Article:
Exploring Ingredients: Orange Blossom

Exploring Ingredients: Orange Blossom

  • 16 April, 2020
  • Alara Dural

“Orange Blossom is obtained from Citrus Aurantium var Amara.  The Bitter Orange Tree is actually grown for flower production in Tunisia, Morocco & Egypt.  Other countries ensure minor production. Originally, it was cultivated in the South of France (and Spain & Italy) but due to rough winters the production perished mid XXth.”

As Orange blossom is one of the core ingredients in the Sana Jardin business model, we wanted to expand our knowledge further and explain the fascinating history of the Orange Blossom in conversation with Ange Dole, a young but true expert in his field of natural ingredients.

Ange is a graduate from ISIPCA in Paris, but his training also extends to time spent in Grasse (where else?!). He has had the chance to travel to several counties including Sri Lanka, Madagascar and Tunisia to expand his expertise. Like us, Ange is passionate about Orange Blossom. A teacher at ESP, he teaches keen students about ‘natural ingredient sourcing’, alongside consulting for individuals and brands.

It was a delight to share knowledge with Ange around an ingredient both sides hold dear. Orange Blossom lovers, we hope you enjoy…

Production:

Generally collected by local women who work in harvesting fields, and are paid based on the weight collected, Orange Blossom tends to be picked and then laid on a tarpaulin. In a day an individual might collection between 3-4kg. Once gathered the locals take the flowers to market where producers buy the ingredients. The price fluctuates daily based on demand and supply, set around the price for 4 kg bundles: "El Wasna" is the metric.

Along with the market tradition, each family is at house scale a distiller itself! Either having their own trees or buying from the market or neighbours, everyone is producing floral water under their roof.

Neroli producers watch the shifting value with precision, and, with the help of collectors, they try to obtain the flowers when the price is convenient. The harvest lasts around 20 days, and the producer’s ability to create a quality oil extract at a good price depends on their capacity to obtain the raw materials, requiring partners and organised logistics.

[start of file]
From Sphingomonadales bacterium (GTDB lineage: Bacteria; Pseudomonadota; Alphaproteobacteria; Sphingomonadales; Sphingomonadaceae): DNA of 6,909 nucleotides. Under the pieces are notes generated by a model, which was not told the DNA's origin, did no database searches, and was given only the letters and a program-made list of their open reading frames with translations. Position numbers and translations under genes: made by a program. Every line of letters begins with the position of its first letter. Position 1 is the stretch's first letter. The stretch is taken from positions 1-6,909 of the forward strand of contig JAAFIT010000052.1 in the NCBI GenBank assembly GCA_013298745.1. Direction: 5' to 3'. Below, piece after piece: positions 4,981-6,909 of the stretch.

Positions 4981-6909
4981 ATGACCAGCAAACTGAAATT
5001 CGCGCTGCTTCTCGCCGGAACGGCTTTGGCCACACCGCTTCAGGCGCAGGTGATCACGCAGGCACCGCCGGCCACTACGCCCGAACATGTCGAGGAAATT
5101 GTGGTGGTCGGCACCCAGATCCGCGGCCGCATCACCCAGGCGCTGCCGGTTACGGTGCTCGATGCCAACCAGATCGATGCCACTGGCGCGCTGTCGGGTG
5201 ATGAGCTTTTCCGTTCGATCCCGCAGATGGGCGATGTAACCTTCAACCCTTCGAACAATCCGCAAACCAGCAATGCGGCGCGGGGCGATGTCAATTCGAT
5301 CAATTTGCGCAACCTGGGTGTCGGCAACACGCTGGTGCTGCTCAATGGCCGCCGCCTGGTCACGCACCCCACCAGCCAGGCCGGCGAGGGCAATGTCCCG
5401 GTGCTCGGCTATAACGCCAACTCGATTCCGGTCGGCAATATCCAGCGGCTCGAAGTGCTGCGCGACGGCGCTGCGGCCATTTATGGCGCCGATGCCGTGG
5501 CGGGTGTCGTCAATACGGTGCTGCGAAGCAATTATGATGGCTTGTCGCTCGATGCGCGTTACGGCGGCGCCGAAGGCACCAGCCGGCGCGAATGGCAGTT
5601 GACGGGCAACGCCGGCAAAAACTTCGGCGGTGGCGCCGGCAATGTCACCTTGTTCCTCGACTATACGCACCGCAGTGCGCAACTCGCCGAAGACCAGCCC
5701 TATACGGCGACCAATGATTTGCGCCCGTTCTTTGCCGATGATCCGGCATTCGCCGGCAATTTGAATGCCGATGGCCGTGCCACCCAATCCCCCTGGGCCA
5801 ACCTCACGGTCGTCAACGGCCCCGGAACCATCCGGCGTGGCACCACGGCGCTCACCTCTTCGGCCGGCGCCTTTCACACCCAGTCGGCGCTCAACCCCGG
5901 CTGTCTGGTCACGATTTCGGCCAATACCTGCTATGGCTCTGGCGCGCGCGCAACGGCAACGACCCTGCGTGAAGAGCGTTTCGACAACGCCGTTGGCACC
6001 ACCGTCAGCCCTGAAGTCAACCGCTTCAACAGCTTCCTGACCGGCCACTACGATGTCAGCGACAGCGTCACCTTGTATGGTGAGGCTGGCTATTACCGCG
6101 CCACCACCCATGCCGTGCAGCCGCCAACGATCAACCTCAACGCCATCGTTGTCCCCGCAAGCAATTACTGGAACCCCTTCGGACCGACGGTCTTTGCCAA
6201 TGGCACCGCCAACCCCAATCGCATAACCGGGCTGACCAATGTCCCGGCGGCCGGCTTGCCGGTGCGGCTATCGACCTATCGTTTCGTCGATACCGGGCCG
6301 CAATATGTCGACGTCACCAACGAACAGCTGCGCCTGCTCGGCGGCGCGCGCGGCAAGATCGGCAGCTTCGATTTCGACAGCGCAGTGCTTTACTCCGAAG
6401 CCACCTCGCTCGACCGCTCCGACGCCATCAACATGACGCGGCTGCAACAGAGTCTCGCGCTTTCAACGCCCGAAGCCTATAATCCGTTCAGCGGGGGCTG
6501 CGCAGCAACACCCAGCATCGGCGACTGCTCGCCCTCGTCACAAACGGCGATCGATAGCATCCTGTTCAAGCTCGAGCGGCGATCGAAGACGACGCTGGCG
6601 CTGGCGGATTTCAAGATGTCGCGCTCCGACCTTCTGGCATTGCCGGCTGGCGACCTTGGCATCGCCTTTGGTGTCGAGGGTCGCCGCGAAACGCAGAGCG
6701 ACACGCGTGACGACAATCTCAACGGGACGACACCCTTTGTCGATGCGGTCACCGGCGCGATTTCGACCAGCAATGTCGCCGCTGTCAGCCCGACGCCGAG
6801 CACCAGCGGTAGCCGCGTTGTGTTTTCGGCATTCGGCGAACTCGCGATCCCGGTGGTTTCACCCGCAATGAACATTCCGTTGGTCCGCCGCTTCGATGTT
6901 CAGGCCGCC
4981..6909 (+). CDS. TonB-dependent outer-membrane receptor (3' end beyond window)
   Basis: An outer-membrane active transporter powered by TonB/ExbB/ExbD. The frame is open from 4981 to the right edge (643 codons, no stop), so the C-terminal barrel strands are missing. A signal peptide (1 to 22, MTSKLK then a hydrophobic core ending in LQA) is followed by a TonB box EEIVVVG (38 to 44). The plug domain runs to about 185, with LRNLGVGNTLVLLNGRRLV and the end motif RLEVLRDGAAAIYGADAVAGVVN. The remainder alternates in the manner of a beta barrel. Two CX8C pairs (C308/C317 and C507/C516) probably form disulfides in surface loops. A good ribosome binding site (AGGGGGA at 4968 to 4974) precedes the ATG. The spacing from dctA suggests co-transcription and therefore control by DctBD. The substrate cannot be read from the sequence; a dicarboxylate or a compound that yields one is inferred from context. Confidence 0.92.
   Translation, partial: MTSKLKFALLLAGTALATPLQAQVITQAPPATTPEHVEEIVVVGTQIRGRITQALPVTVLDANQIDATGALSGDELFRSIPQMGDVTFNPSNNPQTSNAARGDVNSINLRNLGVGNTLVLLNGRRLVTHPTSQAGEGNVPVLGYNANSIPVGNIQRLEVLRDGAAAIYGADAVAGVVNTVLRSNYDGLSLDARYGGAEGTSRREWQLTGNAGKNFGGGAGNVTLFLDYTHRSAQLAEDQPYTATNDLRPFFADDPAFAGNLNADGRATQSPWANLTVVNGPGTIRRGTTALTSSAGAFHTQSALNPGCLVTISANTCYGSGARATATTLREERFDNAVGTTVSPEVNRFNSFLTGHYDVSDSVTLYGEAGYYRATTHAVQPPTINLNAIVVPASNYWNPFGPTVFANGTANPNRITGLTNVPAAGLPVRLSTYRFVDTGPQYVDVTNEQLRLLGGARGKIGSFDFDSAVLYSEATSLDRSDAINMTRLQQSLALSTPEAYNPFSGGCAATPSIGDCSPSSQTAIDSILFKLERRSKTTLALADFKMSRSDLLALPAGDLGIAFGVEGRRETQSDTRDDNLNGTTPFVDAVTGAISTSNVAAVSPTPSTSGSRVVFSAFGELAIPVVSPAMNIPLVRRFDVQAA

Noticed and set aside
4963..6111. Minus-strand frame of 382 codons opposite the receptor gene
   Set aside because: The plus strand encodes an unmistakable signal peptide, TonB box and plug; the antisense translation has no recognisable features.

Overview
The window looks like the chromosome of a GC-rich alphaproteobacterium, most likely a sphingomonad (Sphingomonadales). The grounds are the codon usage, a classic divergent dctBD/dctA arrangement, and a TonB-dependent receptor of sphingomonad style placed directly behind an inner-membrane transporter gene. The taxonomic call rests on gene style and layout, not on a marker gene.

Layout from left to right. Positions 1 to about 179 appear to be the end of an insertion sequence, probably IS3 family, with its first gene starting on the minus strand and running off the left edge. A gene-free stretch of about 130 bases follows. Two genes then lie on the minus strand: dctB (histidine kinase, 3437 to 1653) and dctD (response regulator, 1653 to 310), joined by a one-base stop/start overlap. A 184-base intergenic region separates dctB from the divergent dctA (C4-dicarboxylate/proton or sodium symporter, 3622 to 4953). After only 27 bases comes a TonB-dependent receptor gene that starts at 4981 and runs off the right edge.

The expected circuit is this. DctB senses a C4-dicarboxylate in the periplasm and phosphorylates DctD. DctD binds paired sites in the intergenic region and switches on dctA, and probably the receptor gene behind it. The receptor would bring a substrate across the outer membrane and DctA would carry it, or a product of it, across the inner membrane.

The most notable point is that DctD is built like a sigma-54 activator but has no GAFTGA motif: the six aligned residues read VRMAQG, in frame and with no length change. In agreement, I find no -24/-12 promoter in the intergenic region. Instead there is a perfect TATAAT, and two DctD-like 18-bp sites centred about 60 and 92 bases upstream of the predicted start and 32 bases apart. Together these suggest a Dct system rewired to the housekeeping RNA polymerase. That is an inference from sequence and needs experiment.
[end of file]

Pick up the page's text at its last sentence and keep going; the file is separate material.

Distillers have to take care of many details in order to obtain a quality ingredient for their oil… For example, the presence of leaves, unmatured buds, buds from other citrus trees, or foreign bodies, can harm the purity and the quality of the oil, which is visible through dots shining along. The finest yield comes when the flower is on the verge of blooming. For best results, distilling should happen the day after it’s harvesting. This is because the parts in the process that follow the harvest, including oxidation & fermentation, the time before distilling and the conditions of storage determine the quality of the flower at the point it is distilled and consequently, it’s oil.

Essential Oils from Orange Blossom:

Traditionally, for the extraction, the flowers are poured into water then distilled (it’s not a direct steam process). To obtain 1kg of Neroli Essential Oil, you need 1000kg of Orange Blossom (+/- 100kg). The oil collects on top of the floral water, which is kept and later sold (or solvent extracted), the oil is then filtered and stored so the scent can mature.

To conclude, a fact we love about the Bitter Orange Tree is that each and every part can be utilized for extraction. You get Neroli Oil from the Orange Blossom, but also Orange Blossom Absolute when you use solvent extraction. You get Petitgrain from the leaves, Bitter Orange EO from the peels of left fruits, and even Absolute des Eaux when extracting the floral water of the Neroli. A no waste ingredient indeed – we love nothing more.

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